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Researchers teach AI to spot what you're sketching

Date:
June 17, 2024
Source:
University of Surrey
Summary:
A new way to teach artificial intelligence (AI) to understand human line drawings -- even from non-artists -- has been developed.
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A new way to teach artificial intelligence (AI) to understand human line drawings -- even from non-artists -- has been developed by a team from the University of Surrey and Stanford University.

The new model approaches human levels of performance in recognising scene sketches.

Dr Yulia Gryaditskaya, Lecturer at Surrey's Centre for Vision, Speech and Signal Processing (CVSSP) and Surrey Institute for People-Centred AI (PAI), said:

"Sketching is a powerful language of visual communication. It is sometimes even more expressive and flexible than spoken language.

"Developing tools for understanding sketches is a step towards more powerful human-computer interaction and more efficient design workflows. Examples include being able to search for or create images by sketching something."

People of all ages and backgrounds use drawings to explore new ideas and communicate. Yet, AI systems have historically struggled to understand sketches.

AI has to be taught how to understand images. Usually, this involves a labour-intensive process of collecting labels for every pixel in the image. The AI then learns from these labels.

Instead, the team taught the AI using a combination of sketches and written descriptions. It learned to group pixels, matching them against one of the categories in a description.

The resulting AI displayed a much richer and more human-like understanding of these drawings than previous approaches. It correctly identified and labelled kites, trees, giraffes and other objects with an 85% accuracy. This outperformed other models which relied on labelled pixels.

As well as identifying objects in a complex scene, it could identify which pen strokes were intended to depict each object. The new method works well with informal sketches drawn by non-artists, as well as drawings of objects it was not explicitly trained on.

Professor Judith Fan, Assistant Professor of Psychology at Stanford University, said:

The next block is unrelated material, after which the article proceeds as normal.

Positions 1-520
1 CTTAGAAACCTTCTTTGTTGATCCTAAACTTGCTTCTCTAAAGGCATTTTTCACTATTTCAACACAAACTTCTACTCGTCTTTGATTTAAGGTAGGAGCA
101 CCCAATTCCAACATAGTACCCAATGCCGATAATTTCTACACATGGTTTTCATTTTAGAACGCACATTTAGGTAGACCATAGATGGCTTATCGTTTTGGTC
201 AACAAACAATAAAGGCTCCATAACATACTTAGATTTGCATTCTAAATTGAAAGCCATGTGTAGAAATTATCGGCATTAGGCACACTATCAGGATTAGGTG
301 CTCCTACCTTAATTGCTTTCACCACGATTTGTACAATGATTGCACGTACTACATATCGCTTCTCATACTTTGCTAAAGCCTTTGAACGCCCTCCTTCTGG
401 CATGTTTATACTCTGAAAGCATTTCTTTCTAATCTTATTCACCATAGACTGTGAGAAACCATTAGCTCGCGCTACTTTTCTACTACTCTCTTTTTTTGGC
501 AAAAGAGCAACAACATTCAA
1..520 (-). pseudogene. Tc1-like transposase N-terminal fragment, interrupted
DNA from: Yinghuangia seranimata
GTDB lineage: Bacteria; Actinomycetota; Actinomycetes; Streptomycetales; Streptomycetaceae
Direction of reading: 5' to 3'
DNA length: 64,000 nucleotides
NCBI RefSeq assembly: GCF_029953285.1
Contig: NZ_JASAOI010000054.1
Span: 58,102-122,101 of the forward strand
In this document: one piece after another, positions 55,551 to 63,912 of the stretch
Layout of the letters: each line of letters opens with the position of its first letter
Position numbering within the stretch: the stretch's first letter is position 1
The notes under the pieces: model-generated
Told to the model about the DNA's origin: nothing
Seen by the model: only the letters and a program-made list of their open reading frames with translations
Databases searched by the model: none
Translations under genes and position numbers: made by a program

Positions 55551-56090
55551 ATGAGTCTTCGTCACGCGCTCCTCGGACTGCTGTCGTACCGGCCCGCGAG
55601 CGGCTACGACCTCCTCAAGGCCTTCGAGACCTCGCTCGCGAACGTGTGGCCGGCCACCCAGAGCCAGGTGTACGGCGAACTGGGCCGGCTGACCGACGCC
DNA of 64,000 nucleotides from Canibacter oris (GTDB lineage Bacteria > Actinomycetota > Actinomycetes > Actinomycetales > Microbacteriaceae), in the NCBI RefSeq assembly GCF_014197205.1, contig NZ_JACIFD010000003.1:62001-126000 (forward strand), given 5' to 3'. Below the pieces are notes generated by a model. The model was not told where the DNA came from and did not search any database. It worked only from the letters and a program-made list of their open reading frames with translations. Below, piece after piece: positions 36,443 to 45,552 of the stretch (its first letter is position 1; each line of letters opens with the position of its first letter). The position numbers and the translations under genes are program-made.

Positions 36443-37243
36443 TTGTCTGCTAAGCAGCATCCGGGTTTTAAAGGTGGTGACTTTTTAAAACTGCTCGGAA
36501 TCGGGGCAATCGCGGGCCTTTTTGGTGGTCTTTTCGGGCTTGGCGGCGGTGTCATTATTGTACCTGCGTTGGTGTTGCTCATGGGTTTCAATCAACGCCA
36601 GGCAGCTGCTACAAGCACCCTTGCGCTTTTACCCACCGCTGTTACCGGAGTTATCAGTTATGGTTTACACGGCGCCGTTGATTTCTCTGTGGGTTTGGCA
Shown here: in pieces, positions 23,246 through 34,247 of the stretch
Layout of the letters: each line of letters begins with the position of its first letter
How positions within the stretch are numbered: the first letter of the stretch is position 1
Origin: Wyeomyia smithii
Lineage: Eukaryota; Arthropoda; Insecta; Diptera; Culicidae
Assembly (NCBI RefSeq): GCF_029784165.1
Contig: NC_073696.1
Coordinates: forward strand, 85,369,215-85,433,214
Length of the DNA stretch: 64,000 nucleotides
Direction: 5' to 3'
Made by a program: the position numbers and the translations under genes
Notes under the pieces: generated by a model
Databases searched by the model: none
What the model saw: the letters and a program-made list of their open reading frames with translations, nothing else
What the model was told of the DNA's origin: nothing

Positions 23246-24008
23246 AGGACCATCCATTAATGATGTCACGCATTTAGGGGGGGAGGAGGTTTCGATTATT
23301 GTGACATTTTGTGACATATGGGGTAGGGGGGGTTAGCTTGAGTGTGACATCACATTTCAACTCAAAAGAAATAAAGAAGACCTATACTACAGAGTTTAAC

"Drawing and writing are among the most quintessentially human activities and have long been useful for capturing people's observations and ideas.

"This work represents exciting progress towards AI systems that understand the essence of the ideas people are trying to get across, regardless of whether they are using pictures or text."

The research forms part of Surrey's Institute for People-Centred AI, and in particular its SketchX programme. Using AI, SketchX seeks to understand the way we see the world by the way we draw it.

Professor Yi-Zhe Song, Co-director of the Institute for People-Centred AI, and SketchX lead, said:

"This research is a prime example of how AI can enhance fundamental human activities like sketching. By understanding rough drawings with near-human accuracy, this technology has immense potential to empower people's natural creativity, regardless of artistic ability."

The findings will be presented at the IEEE/CVF Conference on Computer Vision and Pattern Recognition 2024. It takes place in Seattle from 17-21 June 2024.


Story Source:

Materials provided by University of Surrey. Note: Content may be edited for style and length.


Journal Reference:

  1. Ahmed Bourouis, Judith Ellen Fan, Yulia Gryaditskaya. Open Vocabulary Semantic Scene Sketch Understanding. Submitted to arXiv, 2024 DOI: 10.48550/arXiv.2312.12463

Cite This Page:

University of Surrey. "Researchers teach AI to spot what you're sketching." ScienceDaily. ScienceDaily, 17 June 2024. <www.sciencedaily.com/releases/2024/06/240617173704.htm>.
University of Surrey. (2024, June 17). Researchers teach AI to spot what you're sketching. ScienceDaily. Retrieved July 23, 2024 from www.sciencedaily.com/releases/2024/06/240617173704.htm
University of Surrey. "Researchers teach AI to spot what you're sketching." ScienceDaily. www.sciencedaily.com/releases/2024/06/240617173704.htm (accessed July 23, 2024).

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